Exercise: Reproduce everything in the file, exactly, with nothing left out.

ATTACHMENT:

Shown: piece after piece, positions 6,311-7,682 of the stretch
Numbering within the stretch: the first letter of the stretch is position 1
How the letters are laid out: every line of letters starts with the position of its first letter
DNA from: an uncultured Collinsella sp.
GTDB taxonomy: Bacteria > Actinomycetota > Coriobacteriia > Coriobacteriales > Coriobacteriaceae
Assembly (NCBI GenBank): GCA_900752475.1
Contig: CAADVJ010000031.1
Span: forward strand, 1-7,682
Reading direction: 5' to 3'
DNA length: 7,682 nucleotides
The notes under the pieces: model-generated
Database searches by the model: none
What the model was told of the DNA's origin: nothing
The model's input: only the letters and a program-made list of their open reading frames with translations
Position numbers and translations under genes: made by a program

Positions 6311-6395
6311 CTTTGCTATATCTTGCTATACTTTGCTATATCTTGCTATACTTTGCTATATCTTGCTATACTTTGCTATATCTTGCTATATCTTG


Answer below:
Shown: piece after piece, positions 6,311-7,682 of the stretch
Numbering within the stretch: the first letter of the stretch is position 1
How the letters are laid out: every line of letters starts with the position of its first letter
DNA from: an uncultured Collinsella sp.
GTDB taxonomy: Bacteria > Actinomycetota > Coriobacteriia > Coriobacteriales > Coriobacteriaceae
Assembly (NCBI GenBank): GCA_900752475.1
Contig: CAADVJ010000031.1
Span: forward strand, 1-7,682
Reading direction: 5' to 3'
DNA length: 7,682 nucleotides
The notes under the pieces: model-generated
Database searches by the model: none
What the model was told of the DNA's origin: nothing
The model's input: only the letters and a program-made list of their open reading frames with translations
Position numbers and translations under genes: made by a program

Positions 6311-6395
6311 CTTTGCTATATCTTGCTATACTTTGCTATATCTTGCTATACTTTGCTATATCTTGCTATACTTTGCTATATCTTGCTATATCTTG